Starring: Ko Shibasaki Toru Nakamura Yosuke Eguchi Chi Chung Lam Takashi Okamura
Running time: 107 min.
Reviewed by Eric Evans
As a huge fan of both Japanese and Hong Kong cinema, I saw "Shaolin Girl" as an opportunity for two of my film-fanboy worlds to collide in a glorious border-busting orgy of sports laughs, J-humor, and kung fu action. The premise was alive with possibility: Take the globally proven formula of special effects and laughs Stephen Chow created in "Shaolin Soccer" and apply it to a Japanese sports film; Cast comely, proven talent Ko Shibasaki as your titular heroine and surround her with comedians and actors (Takashi Okamura, Yosuke Eguchi, Chow film vets Chi Chung Lam and Zhang "Kitty" Yuqi, all wasted) who can bring their parts to life; Get the creative team behind the massively popular "Bayside Shakedown" films to produce (with Stephen Chow, no less) and direct. So how did director Motohiro Katsuyuki assemble all these parts, then create a joyless muddle of a film?
For those unfamiliar with "Shaolin Soccer," the HK smash to which "Shaolin Girl" is a sort-of sequel, here's the plot in a nutshell: A lovable loser with amazing kung fu prowess convinces his brothers--also Shaolin-trained--to play on a losing soccer team. They apply their kung-fu skills to the sport, hijinx ensue, and a good time is had by all. "Shaolin Girl" gets this half right, and in an alternate universe of cinematic common sense would have been called "Shaolin Lacrosse" and followed the losers-become-winners trajectory of so many other Japanese school sports films. (Yes they are formulaic, but when executed well they can be amazing fun, just like kung-fu movies.) Unfortunately "Shaolin Girl" combines this basic sports team plot with a wrong-headed attempt at creating genuine menace in the form of an evil martial arts mastermind who is… a university president. Toru Nakamura does what he can with a one-note non-role, literally glowering down from his tower at the University's campus, but really: Has there ever been a less intimidating evil genius occupation? This entire side of the film feels tacked on, even when—especially when!—it becomes the main story and the kung-fu-trained girls' lacrosse team becomes the forgotten subplot. How forgotten? That story, ostensibly THE story, is only resolved during the end credit scroll.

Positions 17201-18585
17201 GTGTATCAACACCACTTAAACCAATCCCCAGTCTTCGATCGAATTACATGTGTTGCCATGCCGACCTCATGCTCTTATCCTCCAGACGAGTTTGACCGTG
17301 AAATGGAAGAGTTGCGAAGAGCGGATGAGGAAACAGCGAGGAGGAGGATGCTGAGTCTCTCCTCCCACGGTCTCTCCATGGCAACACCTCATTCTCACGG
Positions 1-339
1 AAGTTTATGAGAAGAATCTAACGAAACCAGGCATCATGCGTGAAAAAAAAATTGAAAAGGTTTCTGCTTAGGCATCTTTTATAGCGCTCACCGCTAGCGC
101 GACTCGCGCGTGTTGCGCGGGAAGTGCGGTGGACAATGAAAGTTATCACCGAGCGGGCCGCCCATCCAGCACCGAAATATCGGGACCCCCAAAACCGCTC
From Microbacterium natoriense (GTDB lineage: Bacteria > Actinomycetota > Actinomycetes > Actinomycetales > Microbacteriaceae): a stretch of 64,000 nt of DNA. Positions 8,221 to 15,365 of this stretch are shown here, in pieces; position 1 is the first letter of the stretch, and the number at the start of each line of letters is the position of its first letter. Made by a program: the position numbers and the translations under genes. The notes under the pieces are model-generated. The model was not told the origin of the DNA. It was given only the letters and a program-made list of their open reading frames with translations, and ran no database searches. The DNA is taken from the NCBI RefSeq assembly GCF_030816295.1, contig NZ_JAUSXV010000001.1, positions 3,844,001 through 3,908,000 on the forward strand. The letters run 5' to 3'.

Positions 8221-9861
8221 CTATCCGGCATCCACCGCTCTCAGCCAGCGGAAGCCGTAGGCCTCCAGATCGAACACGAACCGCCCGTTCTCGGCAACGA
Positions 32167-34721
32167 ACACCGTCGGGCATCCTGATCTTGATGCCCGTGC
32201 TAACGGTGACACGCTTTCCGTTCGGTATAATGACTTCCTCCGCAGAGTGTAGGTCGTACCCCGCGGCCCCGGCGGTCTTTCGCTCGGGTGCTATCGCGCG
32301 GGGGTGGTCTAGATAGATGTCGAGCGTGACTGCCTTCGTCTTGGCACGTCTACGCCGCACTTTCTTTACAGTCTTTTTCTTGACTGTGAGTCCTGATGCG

The concept of using kung fu to play soccer demanded a heavy comedic bent punctuated with special effects that placed the film squarely in fantasy territory, and one would think that a girls' lacrosse team utilizing Shaolin would up the ante, but no. It's played straight and sincere, a decision that sucks the life out of the film. I imagine that the film's producers didn't want to just mimic "Soccer"'s tone, but really, this isn't a 'recreate the wheel' type of enterprise. What should have been a fun, breezy movie that zips by and is over before you know it becomes a slog of what seems like 3 hours, and fails as either comedy or action film.
You can't blame Ko Shibasaki, who radiates a painful sincerity in most every scene but is essentially trying to push custard up a hill as Rin, the Shaolin-trained girl who wants to teach everyone kung fu. The idea must have been for Shibasaki to split the difference between her cute/hammy turn in "Dororo" and her serious action-heroine role in "The Sinking of Japan", but there's little room for laughter here. It's evident from the tai chi and dojo scenes that she did some training for the role, but her fight scenes lack the speed and conviction that they need given the film's grave tone. A "Come Drink With Me"/"Kill Bill"-style scene where she fights 100 bad guys in a huge room with an open staircase should have been an action showpiece, but instead reveals every limitation of both the cast and the director. Ko-chan seems a beat slow at every turn, and the editing and camera angles do nothing to mask her lack of fight authenticity. Perhaps it would have worked as a spoof if Katsuyuki had adjusted the tone accordingly and cast, say, Juri Ueno as the Shaolin shojo. But played straight it fails to generate the excitement of a well-made action film, especially in light of other estrogen-driven martial arts films like "Chocolate", "Coweb", or even "High-Kick Girl". If you're going to play it straight actionwise you've got to walk the walk, and Shibasaki just can't.
What to say? It's strangely watchable as a train wreck of confused intentions, but unsuccessful on every level. The Will Ferrell movie "Anchorman" was famously half way through production when the creative principals realized they had gone down the wrong road, scrapped almost all the footage they'd shot, and started fresh with a simpler, funnier concept. (These edited sections became "Wake Up, Ron Burgundy", a near-complete film tacked on as a bonus feature on some editions of the "Anchorman" DVD.) If only Katsuyuki and company had the same epiphany partway through their film, something genuine and fun might have been salvaged. As it stands, "Shaolin Girl" is a cautionary tale for filmmakers. Its lesson is painfully simple: Know whether you're making a comedy or a drama, then script, cast, and direct accordingly.